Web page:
Kenya | Kirinyaga, AA, Washed

Kenya | Kirinyaga, AA, Washed

Regular priceDhs. 69.00
Shipping calculated at checkout.

  • Low stock - 1 item left
  • Inventory on the way
Nov 2020 - Dec 2020
1600 - 1750 m
L28, SL34, Batian



Kiangai washing station

Kibirigwi Cooperative Society

Taste Notes: White currants, pear, cotton candy, gooseberries.

 Roast: Filter


This lot is a blend of Kenyan varieties with the richest flavour profiles. That reflects bright juiciness and light body texture in the cup. It is enhanced by Mount Kenya's rich volcanic clay soil and washed with fresh water from the nearby Kibirigwi river.


Why is this coffee special?

We are very pleased to introduce you to this year's Kenya!

Kenya is known as the Champagne region of coffee! Best flavour profiles can surprise with beary like juiciness mixed with stone fruit notes and tick body texture for the cup. 

This origin is located in the heart of the so-called Coffee Belt which goes around the globe including most coffee regions!  Suitable weather conditions and volcanic soil combined with red clay provides coffee trees with ideal growing conditions to result in this iconic taste profile. 


Aldoutht Kenya borders Ethiopia (which has been named as coffee birthplace), the story tells that coffee growing in Kenya started with French missionaries in the late 1800s. Variety imported by them was Bourbon which was gathered from the island with the same name  “Bourbon Island” (now known as La Réunion island) and then spread all across the country.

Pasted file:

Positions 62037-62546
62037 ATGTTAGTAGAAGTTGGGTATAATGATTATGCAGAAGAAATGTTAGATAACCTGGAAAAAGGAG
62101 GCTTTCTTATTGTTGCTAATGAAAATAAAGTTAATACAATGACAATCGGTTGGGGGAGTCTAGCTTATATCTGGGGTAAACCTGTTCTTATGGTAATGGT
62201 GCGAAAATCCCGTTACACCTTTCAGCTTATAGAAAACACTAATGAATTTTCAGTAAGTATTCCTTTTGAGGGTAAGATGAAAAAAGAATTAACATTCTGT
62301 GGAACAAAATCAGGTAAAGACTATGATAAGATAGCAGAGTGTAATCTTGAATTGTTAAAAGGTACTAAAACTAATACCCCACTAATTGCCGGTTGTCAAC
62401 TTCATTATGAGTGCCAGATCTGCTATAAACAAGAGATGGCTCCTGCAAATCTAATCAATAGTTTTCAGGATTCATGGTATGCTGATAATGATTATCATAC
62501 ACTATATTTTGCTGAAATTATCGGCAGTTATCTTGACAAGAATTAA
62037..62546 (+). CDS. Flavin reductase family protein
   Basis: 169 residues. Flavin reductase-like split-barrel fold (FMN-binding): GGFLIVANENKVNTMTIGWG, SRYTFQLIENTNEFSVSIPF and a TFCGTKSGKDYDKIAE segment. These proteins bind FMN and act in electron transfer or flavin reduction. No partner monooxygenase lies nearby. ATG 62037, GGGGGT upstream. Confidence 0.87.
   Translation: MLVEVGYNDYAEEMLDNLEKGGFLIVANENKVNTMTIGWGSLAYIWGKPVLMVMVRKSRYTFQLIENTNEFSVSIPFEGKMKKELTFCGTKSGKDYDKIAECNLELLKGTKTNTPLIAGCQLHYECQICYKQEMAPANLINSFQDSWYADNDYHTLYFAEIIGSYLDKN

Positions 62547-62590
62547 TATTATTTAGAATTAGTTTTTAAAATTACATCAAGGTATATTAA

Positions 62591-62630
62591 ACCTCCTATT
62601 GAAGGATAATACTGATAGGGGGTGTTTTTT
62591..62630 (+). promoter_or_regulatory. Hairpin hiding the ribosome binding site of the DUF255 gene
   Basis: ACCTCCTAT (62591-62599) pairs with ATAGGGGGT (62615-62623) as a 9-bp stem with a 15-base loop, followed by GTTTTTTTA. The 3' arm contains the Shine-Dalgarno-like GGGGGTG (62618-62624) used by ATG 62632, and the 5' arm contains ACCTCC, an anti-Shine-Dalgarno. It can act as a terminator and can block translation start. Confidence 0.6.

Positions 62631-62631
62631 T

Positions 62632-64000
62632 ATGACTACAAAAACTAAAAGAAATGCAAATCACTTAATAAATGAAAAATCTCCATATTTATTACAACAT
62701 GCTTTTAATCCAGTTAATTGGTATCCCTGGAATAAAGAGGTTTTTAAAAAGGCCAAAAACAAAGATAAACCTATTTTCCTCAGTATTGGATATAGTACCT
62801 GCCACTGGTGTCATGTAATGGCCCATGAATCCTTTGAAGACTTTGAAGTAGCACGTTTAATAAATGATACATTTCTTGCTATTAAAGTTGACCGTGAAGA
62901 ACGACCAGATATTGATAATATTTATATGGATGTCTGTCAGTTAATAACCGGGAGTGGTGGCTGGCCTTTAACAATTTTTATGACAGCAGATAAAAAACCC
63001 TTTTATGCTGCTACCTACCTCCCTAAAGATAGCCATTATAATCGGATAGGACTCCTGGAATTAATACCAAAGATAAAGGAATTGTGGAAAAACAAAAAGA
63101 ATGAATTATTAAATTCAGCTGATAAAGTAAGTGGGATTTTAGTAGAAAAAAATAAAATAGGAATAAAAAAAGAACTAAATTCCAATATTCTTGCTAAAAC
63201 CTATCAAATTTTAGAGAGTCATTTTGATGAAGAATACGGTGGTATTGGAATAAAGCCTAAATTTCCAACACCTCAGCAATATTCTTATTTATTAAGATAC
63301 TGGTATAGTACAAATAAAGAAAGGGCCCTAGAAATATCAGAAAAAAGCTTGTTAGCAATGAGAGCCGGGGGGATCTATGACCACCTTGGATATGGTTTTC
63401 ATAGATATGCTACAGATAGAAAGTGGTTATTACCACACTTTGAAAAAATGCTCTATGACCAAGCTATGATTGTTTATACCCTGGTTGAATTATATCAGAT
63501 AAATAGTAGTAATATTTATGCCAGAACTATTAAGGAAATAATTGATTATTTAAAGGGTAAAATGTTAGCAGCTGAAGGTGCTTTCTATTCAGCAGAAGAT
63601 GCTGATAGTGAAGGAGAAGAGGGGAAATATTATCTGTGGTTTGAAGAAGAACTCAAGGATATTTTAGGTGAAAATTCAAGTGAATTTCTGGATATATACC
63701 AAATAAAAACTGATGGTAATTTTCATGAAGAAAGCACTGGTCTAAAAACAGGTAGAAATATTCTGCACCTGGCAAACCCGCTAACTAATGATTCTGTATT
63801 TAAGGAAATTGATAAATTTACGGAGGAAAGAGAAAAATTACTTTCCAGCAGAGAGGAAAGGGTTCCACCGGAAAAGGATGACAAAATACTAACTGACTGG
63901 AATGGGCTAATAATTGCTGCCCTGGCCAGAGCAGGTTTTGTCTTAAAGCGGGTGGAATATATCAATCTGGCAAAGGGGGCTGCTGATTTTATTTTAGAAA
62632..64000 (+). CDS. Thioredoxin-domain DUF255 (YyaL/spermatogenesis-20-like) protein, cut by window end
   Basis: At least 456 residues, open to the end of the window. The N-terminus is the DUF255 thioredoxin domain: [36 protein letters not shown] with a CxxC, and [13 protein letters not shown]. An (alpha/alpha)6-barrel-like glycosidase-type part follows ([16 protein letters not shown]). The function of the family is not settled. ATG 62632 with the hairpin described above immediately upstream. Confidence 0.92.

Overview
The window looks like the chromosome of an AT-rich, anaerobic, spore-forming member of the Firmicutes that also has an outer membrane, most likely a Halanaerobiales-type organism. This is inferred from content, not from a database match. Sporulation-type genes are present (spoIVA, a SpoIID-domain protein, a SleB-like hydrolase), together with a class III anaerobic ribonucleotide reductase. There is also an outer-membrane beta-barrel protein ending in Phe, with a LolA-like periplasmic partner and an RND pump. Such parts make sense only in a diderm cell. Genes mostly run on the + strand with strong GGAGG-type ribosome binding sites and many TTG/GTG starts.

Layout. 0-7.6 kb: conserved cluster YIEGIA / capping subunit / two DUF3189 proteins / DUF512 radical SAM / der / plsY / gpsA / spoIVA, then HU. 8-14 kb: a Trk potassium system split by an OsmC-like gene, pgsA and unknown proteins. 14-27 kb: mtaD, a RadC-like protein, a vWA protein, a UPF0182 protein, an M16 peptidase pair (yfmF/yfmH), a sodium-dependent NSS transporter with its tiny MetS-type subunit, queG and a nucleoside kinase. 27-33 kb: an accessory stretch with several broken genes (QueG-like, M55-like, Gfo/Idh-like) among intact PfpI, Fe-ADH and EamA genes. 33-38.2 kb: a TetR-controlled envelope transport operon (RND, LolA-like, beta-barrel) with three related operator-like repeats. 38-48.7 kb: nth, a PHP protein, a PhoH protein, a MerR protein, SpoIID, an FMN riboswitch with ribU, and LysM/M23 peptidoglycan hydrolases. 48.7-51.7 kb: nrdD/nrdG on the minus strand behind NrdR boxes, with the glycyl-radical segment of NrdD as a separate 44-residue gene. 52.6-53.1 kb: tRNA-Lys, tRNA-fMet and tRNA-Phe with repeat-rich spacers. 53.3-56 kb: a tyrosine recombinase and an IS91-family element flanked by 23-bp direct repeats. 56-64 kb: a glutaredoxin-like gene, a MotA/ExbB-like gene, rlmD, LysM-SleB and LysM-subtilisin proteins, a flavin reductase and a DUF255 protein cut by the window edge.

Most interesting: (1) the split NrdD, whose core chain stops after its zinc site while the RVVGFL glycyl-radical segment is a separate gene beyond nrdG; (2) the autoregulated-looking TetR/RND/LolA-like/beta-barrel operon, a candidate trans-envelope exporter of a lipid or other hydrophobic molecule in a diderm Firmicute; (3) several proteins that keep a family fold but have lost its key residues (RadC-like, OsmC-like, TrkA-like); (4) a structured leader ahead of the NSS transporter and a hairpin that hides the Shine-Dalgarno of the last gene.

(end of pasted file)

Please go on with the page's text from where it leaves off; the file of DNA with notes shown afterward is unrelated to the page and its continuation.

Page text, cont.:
Today Kenya's landscape is dominated by 5 main varieties and this lot is a blend of 3 of them: SL28, SL34, Batian.

Washing station & processing 

Kiangai washing station is located on the western periphery of Kirinyaga county at the Southern slopes of the Mt Kenya highlands with rich and fertile red volcanic soils. It is one of 7 washing stations of the Kibirigwi cooperative society. There Are around 1000 smallholders in this cooperative with a farms size of 0.1 hectares. Besides the coffee, they also cultivate food crops such as maize and beans for their subsistence.

Farmers handpick the ripe cherries and deliver them to the washing station on the same day for processing. Hand Sorting (removal of unripe, diseased and overripe berries) takes place beforehand to ensure only the ripest berries are brought in for processing.

Then they are depulped using fresh water from the nearby Kibirigwi river. Afterwards, beans are dry fermented and washed thereafter while grading mechanically whereas Parchment 1 (P1) and P2 and floaters are derived. The parchment is dried on the raised drying beds for 10-14 days and then moved to bags for further consumption.

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